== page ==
Vincent leaned forward. “If Tony’s agreeable, we’ll take him back to Evan’s to pack and he’ll stay with us through the holidays, and then we can figure out a longer term solution next week.”
“Tony,” Evan started, then seemed to flounder.
He could only smile at his friend. “I’m really happy for you, Ev. If everything goes well, you’ll be out of touch for a bit, but I expect to meet your sentinel for real when you’re ready to face the world again.”
Evan reached out and squeezed his arm, and Tony’s touch empathy relayed easily how torn Evan was.
A short time later, the four of them left, leaving behind the two alpha pairs to deal with the GHB fiasco. It didn’t take Tony long to pack. Evan sat on the bed watching the whole time. “Tony, even though I was your conservator, I really think of you as a friend, and I expect it to stay that way. If you vanish on me, I’m hunting your ass down.”
Tony laughed and surrendered to a hug. “Thanks for making this whole thing so easy, Evan. We’re friends… no matter where we end up.”
Rather unexpectedly, Evan kissed him. It was just a warm press of lips that lingered for a bit before Evan pulled back. “I just had to do that once.”
Tony’s lips twitched in amusement. “Flirt,” he whispered, getting a smile in response.
A few minutes later, he was following Alex and Vincent to their car, watching as Evan headed back to the Center, no doubt to keep track of what was happening with his sentinel. Tony climbed into the car, wondering what the next stop on this crazy journey was going to be.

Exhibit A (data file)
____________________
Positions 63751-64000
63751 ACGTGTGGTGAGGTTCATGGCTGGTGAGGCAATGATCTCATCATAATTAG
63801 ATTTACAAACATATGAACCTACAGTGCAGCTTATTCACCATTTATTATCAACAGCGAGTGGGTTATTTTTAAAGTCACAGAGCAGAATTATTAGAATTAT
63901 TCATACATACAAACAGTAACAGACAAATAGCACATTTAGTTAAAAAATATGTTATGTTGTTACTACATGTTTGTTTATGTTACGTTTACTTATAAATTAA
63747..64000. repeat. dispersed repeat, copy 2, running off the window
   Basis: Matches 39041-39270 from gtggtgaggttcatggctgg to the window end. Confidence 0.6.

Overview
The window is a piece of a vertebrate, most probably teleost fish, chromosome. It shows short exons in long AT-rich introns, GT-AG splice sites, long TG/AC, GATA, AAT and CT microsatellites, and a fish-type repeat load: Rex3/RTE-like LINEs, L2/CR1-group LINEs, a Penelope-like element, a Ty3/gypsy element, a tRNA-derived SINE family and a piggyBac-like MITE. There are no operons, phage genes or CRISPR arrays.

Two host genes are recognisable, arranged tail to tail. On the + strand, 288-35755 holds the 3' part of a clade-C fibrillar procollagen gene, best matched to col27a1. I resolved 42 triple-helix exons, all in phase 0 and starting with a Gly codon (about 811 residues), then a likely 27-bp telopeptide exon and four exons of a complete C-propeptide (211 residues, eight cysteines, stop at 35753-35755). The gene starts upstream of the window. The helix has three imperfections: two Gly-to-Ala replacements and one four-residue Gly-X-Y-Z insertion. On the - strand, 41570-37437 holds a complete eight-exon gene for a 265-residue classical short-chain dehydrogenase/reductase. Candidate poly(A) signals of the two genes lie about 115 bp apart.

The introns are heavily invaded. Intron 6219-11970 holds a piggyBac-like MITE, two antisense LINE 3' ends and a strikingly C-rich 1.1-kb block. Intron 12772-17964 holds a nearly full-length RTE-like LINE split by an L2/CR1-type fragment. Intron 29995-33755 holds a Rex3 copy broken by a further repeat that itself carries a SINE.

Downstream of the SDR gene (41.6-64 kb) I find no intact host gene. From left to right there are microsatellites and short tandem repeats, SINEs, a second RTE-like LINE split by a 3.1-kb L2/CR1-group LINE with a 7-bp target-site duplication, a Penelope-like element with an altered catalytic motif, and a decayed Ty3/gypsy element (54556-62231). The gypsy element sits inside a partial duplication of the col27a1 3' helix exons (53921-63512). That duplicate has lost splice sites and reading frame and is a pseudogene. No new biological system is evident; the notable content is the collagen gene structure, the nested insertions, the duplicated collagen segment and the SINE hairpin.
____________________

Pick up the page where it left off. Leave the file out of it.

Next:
– – – –
Tony smiled and made conversation, flirted when it seemed the time and tried to be charming, but he wasn’t really feeling it. Still, he kept up his front because it was Thanksgiving and he wasn’t going to do anything to upset anyone’s holiday.
Because of how things had changed, he’d wound up at Morgan’s for the day, because that’s where Vincent and Alex went and he didn’t want to put his hosts through having to transport him around on top of having to house him.
The last two days, he’d just shadowed Alex while they sorted out the issues. When Alex was doing an empathic healing session, Tony found something at the Center to keep himself occupied with, even if it was just meditating. He wondered if people really thought he hadn’t noticed the extra ration of sentinels keeping an eye on him?
When Alex was training baby guides, Tony went along, though again, more sentinels than usual. Morgan wasn’t exactly being subtle, and it was a little weird having sentinels sniffing everything he ate or drank. On one level, he hated it, but on another he was grateful he wasn’t going to be ingesting something that could bring his primary shield down.
He knew the senior guides and sentinels were trying to decide what to do with him, but in reality, the person who needed to make some decisions was Tony. He’d been going along with things thus far, but it was time for him to take control of his life again. He might have to make accommodations, but that was better than not knowing what he was doing from moment to moment.